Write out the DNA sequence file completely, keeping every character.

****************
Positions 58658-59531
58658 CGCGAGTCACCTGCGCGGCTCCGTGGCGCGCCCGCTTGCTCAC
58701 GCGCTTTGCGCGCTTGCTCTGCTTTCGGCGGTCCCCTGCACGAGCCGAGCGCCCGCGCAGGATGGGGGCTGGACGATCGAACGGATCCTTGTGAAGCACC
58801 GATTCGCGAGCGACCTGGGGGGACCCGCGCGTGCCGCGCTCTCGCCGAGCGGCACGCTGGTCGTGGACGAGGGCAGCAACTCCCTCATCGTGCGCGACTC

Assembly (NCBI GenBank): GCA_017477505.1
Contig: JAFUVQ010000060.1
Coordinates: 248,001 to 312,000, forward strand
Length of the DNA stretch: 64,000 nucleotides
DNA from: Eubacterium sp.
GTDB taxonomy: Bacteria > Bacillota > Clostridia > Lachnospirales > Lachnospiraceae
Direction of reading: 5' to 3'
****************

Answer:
Positions 58658-59531
58658 CGCGAGTCACCTGCGCGGCTCCGTGGCGCGCCCGCTTGCTCAC
58701 GCGCTTTGCGCGCTTGCTCTGCTTTCGGCGGTCCCCTGCACGAGCCGAGCGCCCGCGCAGGATGGGGGCTGGACGATCGAACGGATCCTTGTGAAGCACC
58801 GATTCGCGAGCGACCTGGGGGGACCCGCGCGTGCCGCGCTCTCGCCGAGCGGCACGCTGGTCGTGGACGAGGGCAGCAACTCCCTCATCGTGCGCGACTC

Assembly (NCBI GenBank): GCA_017477505.1
Contig: JAFUVQ010000060.1
Coordinates: 248,001 to 312,000, forward strand
Length of the DNA stretch: 64,000 nucleotides
DNA from: Eubacterium sp.
GTDB taxonomy: Bacteria > Bacillota > Clostridia > Lachnospirales > Lachnospiraceae
Direction of reading: 5' to 3'